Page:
Posted by:on October 20th, 2015
Kona Skatepark needs work. The owner of the longest running private skatepark is trying to raise money for repairs to the park. The fundraising campaign is incredibly vague on what the 50k is going to be used for, instead pointing to a recent Folio Weekly article that sheds light on Kona’s interesting, sometimes troubled history as it approaches it’s 39th year in operation. For instance, the park declared bankruptcy twice in the first 18 months after opening in 1977. It was in limbo for 6 months before the the current owner’s (Martin Ramos) parents bought it. Economic downturns, wildly unfortunate personal accidents, and some questionable business decisions, all detailed in the article, make public funding for a privately owned skatepark a hard sell. Kona’s place in history and many skateboarders hearts might help it stay alive. Ramos has some interesting ideas to help keep the park afloat, some of which you’ve heard before that haven’t really worked for anyone else…
Ramos’ biggest idea seems to be adding stadium seating to attract more big contests. However, the contest circuit just isn’t lucrative enough. If you’ve ever been to an X-games or Dew Tour in person you’ve probably seen all the empty seats that are usually just out of the field of view of the TV cameras. Ticket sales to these events aren’t keeping the circuit afloat, it’s TV revenue and other advertising. Of course those events have to rent the venues they put up in, so they do rely on ticket sales to a certain extent, just make it look good on TV. I haven’t been to a Street League event in a couple years, but it wasn’t very full the last I was there, though it’s certainly grown by now. The point is, relying on the whim of corporate marketing budgets doesn’t seem like a very stable business. Pay-to-play skateboarding is a hard row to hoe in this day and age. The skateparks as tourism dollars strategy gets weaker and weaker with every public skatepark that gets built.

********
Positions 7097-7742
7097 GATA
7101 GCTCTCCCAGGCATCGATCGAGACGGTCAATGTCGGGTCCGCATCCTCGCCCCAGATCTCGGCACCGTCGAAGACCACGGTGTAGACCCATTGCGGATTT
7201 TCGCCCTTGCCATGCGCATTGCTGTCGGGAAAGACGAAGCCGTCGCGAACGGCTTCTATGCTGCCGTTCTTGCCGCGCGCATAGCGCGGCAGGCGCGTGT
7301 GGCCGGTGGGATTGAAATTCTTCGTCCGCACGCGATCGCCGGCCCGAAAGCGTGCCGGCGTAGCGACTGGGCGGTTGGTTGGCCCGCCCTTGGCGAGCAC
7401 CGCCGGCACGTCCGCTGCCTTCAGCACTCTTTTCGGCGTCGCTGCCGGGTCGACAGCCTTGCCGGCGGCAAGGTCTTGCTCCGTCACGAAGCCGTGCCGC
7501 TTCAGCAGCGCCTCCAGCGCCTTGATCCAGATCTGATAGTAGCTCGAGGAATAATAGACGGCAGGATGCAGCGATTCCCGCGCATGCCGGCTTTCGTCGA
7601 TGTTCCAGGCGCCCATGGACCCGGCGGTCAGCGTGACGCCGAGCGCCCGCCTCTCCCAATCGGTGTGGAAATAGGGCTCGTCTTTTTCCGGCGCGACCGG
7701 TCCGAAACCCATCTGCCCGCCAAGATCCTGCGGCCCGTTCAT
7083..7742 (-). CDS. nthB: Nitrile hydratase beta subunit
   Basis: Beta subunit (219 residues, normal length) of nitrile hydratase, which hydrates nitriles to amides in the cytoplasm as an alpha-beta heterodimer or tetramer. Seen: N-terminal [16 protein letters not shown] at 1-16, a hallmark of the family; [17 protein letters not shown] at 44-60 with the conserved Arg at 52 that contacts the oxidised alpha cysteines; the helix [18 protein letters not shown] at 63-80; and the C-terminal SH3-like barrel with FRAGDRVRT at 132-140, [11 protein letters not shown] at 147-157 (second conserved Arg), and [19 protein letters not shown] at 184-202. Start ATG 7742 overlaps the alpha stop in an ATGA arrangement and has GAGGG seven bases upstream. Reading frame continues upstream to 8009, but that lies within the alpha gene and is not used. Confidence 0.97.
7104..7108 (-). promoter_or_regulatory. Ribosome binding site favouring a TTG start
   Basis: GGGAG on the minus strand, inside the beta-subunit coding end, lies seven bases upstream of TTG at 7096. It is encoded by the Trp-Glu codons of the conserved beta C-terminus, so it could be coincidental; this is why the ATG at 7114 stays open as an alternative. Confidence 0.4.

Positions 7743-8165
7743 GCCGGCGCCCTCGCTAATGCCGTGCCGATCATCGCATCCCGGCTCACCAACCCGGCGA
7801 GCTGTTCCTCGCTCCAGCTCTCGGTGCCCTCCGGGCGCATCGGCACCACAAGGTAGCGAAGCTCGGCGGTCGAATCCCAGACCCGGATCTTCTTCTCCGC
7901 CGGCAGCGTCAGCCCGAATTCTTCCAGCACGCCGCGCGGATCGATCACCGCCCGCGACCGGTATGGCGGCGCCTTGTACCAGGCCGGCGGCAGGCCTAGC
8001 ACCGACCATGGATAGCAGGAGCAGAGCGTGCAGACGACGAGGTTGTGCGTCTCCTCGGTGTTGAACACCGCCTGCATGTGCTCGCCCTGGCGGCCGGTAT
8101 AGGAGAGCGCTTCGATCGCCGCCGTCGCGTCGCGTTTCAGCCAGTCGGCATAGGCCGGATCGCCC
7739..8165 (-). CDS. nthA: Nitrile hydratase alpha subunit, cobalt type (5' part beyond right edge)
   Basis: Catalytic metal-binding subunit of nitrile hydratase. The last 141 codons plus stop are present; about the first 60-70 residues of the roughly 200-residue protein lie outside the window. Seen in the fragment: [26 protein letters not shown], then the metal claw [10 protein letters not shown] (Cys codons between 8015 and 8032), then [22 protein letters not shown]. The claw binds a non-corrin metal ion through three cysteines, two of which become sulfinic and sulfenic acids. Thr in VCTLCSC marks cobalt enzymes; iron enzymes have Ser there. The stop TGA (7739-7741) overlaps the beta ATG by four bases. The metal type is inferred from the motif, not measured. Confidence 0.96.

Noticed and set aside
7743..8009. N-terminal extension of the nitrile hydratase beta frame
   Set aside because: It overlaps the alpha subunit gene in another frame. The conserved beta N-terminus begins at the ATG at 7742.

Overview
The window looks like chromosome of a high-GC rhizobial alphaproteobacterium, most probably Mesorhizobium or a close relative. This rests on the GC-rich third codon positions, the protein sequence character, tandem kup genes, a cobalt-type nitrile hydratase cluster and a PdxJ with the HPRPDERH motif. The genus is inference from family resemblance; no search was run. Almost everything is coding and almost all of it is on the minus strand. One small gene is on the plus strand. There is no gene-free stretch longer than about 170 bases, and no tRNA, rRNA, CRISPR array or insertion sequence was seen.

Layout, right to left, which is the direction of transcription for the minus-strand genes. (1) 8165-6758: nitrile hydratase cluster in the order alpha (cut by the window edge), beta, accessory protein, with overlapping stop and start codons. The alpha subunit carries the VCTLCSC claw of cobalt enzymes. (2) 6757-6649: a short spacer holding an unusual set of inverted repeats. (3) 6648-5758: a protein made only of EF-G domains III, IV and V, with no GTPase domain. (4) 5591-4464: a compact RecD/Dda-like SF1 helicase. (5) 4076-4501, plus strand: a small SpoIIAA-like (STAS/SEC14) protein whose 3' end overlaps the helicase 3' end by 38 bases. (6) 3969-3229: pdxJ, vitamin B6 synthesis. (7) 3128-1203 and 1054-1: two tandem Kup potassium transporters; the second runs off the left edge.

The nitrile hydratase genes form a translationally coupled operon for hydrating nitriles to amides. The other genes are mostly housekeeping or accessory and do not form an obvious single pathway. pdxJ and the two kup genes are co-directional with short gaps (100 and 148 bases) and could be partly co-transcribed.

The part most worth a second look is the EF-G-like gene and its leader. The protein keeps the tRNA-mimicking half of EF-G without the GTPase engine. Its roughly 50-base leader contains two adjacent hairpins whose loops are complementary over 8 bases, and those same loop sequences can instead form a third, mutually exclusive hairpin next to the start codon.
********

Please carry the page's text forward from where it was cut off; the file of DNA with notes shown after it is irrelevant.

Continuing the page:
What are the alternatives? How about turning the park over to the city to be operated as a public skatepark and splitting off the “pro-shop” into a separate business with smaller overhead? Not as glamorous for sure, and the decision to give up part of a family business cannot be an easy one.
I hope Kona stays open for sure, and I’m planning on visiting this spring. If you want to help out you can visit the Go Fund Me campaign.
Leave a Reply